RKD and Me: Bringing Awareness to Rare Kidney Diseases

A new awareness campaign called RKD & Me has recently kicked off with the goal of spreading awareness of rare kidney disease (RKD). The project is a collaboration between the IgA Nephropathy Foundation, Travere Therapeutics, and NephCure Kidney International. The principal goal of the campaign is creating awareness of what it’s like to live with a rare kidney disease and in doing so further establish the terms ‘rare kidney disease” and the acronym “RKD.” Much like chronic kidney disease, the term rare kidney disease is intended to cover a range of conditions that lead to similar symptoms and a decline in kidney function.

To learn more about this project, Patient Worthy spoke with Amanda, an ambassador for the campaign. She also lives with the rare kidney disease IgA nephropathy.

About IgA Nephropathy

IgA nephropathy, which is also known as Berger’s disease or synpharyngitic glomerulonephritis, is a rare disease which affects the immune system and the kidneys. It is characterized by the inflammation of the glomeruli, a network of capillaries found in the kidneys. In severe cases, the skin and liver may also be affected by the disease. The exact cause of IgA nephropathy is not fully understood, but evidence suggests that the immune system probably plays an important role. Symptoms of the disease include blood in the urine, often triggered by an earlier upper respiratory tract infection. Other symptoms include discolored urine, severe flank pain, swelling in the hands and feet, immune system problems, and elevated blood pressure. Kidney failure is possible in the aggressive variant. Treatment may include angiotensin receptor blockers (ARBs) steroids, cyclophosphamide, and dietary changes. To learn more about IgA nephropathy, click here.

“I was diagnosed with IgA nephropathy at the age of 31. I found this diagnosis through a routine physical, I didn’t have any symptoms when my diagnosis came.”

Amanda’s illness was found as a result of excess protein in her urine, a condition called proteinuria. A biopsy confirmed the diagnosis. In the first eleven years following this news, Amanda’s nephropathy was effectively in remission. However, things began to change in 2018:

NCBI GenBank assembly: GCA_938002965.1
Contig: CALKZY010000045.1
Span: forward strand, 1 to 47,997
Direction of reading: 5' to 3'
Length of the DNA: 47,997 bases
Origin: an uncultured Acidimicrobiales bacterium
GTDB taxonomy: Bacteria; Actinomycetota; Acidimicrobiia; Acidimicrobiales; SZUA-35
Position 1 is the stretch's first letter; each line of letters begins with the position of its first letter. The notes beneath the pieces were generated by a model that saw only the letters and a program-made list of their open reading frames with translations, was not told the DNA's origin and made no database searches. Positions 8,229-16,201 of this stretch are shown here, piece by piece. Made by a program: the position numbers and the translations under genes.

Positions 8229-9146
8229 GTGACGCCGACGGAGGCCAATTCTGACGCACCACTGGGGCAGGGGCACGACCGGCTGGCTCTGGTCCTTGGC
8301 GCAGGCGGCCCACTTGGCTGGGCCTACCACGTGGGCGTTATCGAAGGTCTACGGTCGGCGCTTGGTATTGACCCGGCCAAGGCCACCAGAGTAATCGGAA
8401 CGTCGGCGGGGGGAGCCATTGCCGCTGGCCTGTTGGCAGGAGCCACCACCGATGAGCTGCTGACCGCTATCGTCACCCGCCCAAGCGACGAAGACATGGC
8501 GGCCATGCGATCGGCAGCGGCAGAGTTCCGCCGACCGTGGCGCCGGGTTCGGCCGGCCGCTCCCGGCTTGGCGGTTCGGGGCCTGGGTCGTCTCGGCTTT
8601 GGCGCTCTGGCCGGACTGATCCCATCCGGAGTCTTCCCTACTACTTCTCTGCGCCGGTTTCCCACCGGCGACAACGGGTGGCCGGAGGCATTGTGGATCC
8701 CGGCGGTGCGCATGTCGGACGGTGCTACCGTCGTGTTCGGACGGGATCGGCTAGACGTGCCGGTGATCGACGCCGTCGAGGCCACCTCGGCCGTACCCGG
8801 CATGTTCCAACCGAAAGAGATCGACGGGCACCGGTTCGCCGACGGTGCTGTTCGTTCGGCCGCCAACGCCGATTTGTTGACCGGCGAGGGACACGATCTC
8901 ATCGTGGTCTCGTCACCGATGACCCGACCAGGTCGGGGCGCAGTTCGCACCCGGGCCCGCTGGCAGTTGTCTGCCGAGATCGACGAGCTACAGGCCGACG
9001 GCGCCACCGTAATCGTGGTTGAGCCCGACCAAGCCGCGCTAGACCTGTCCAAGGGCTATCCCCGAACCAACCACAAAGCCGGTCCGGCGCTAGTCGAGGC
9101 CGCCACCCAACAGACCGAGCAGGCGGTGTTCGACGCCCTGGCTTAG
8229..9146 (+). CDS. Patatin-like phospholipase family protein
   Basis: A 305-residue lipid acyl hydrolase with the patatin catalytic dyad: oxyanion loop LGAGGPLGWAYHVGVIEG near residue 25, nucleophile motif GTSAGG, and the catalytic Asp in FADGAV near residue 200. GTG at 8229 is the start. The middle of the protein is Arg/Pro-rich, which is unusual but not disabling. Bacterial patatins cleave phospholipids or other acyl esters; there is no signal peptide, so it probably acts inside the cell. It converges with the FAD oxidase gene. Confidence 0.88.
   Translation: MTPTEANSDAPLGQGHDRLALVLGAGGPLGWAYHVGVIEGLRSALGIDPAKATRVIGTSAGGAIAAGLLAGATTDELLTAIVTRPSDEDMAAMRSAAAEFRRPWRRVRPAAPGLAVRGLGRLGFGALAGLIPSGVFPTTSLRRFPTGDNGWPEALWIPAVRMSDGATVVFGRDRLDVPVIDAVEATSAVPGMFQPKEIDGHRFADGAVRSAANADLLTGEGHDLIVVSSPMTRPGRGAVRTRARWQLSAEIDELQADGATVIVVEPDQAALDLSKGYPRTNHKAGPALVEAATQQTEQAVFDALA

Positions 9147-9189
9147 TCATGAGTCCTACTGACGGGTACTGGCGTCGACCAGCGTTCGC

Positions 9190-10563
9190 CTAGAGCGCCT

“I had my first kidney flare-up. This was due to being overly stressed at work.”

This was the first time that Amanda had to face the symptoms, which included physical and mental fatigue, and the experience dealt a blow to her mental health. She was forced to begin to advocate for herself. The following year, she learned about the IgA Nephropathy Foundation.

“In 2018 I went through some treatments and wound up getting back some of my kidney function that I had lost.”

The looming threat of kidney failure prompted her to change nephrologists and get access to higher quality care. While she has been stable since 2019, Amanda has been on the brink of receiving a transplant, having gone through three transplant evaluations.

As part of the campaign, Amanda and 17 other patients and caregivers wrote letters to their younger selves about when they were diagnosed with a rare kidney disease.

“I really thought at 31 that this was a death sentence, knowing that there’s no cure for something that you have; you have no idea how your body is going to react.”

Amanda hopes that the campaign will help patients understand that their feelings and concerns are valid and that they are not alone.

RKD & Me will be a multi-year campaign to bring awareness to rare kidney diseases, of which at least 150 have been identified. The letter writing project is accompanying the launch of the campaign. If you have a connection to the rare kidney disease community, then you are encouraged to write and submit your own letter at RKDandME.com.

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